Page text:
POR Tiscar Lara 29/03/09 // Español
If it seems to be a challenge to work across the curriculum from art or build an Open-Roulotte for intervention in space, now is Amasté who dares working directly with teens, perhaps the age group most complex but probably the most exciting as well. Airoa and Txelu have brought to the Symposium his experience working with youth in the Basque Country in mediation, participation and socio-cultural action processes.
As they tell us, everything expanded from the monographic about teenagers they make for their magazine Eseté. Something happened then because it was the last number been published but also the beginning of a new stage in the project Almost 18. Since then, they have been working in designing processes to help boys and girls to become more critics and learn to tell their story in their own languages.
Teenagers are often represented in the media as consumers and funders of tomorrow, but it does not give them a voice to express their own wishes, fears and concerns. As highlighted also in the presentation of the Bank of Common Knowledge, young people feel they are invisible and that nobody listens to them.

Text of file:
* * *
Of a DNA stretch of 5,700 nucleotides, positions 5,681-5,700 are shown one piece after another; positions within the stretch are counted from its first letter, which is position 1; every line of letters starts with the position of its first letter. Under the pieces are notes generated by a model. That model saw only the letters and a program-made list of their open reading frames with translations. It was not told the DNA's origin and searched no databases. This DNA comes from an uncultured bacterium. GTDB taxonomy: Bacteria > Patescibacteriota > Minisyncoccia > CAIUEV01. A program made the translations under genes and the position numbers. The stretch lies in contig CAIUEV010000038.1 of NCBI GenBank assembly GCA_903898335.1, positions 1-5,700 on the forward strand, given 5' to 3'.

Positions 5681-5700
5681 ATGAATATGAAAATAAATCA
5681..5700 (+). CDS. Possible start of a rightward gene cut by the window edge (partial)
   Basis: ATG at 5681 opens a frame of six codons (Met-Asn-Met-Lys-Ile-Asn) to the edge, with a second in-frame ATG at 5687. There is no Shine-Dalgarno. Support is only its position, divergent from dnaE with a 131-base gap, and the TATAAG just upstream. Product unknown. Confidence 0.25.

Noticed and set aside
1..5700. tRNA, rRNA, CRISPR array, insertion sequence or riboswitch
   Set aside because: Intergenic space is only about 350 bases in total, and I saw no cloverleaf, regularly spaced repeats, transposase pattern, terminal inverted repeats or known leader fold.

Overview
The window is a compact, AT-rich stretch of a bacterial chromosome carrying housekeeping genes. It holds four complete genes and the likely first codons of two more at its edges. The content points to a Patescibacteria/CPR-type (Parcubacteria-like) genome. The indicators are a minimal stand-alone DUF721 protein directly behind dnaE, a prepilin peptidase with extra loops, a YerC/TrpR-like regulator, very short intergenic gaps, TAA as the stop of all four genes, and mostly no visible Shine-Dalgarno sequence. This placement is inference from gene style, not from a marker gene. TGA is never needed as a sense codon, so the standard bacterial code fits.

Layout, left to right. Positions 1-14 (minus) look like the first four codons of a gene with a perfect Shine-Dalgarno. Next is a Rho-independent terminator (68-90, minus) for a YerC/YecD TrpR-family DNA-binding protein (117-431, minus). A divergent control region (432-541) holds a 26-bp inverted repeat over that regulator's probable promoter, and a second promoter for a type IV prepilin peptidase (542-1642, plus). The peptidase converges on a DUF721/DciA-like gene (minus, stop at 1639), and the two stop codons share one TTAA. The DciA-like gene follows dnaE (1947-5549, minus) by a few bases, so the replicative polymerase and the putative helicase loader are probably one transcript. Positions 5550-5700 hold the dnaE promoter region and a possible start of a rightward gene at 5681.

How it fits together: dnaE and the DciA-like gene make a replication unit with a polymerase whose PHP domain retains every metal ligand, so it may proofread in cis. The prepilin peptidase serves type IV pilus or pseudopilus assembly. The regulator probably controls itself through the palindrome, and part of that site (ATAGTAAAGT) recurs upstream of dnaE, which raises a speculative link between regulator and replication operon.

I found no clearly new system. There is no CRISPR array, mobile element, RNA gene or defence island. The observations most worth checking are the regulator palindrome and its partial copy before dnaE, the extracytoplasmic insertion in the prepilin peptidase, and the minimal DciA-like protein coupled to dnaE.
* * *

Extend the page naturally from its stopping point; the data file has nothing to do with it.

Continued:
Amasté thinks it is important to teach them how to speak for themselves, using their tools and their own languages. Technology plays an important role but they conceive literacy from a broader sense, talking about media literacy rather than digital literacy, and always looking for the practices at the workshops to have visibility in the net, a fanzine or any other medium. In the words of Txelu, the aim is to help young people "build their own imagination and critical analysis of the world in which they are living", so the work of creativity is not only in terms of self-expression but it is also addressed as a project of civic engagement, "to learn from the other, to engage in sharing things to enhance the processes and feel part of the world".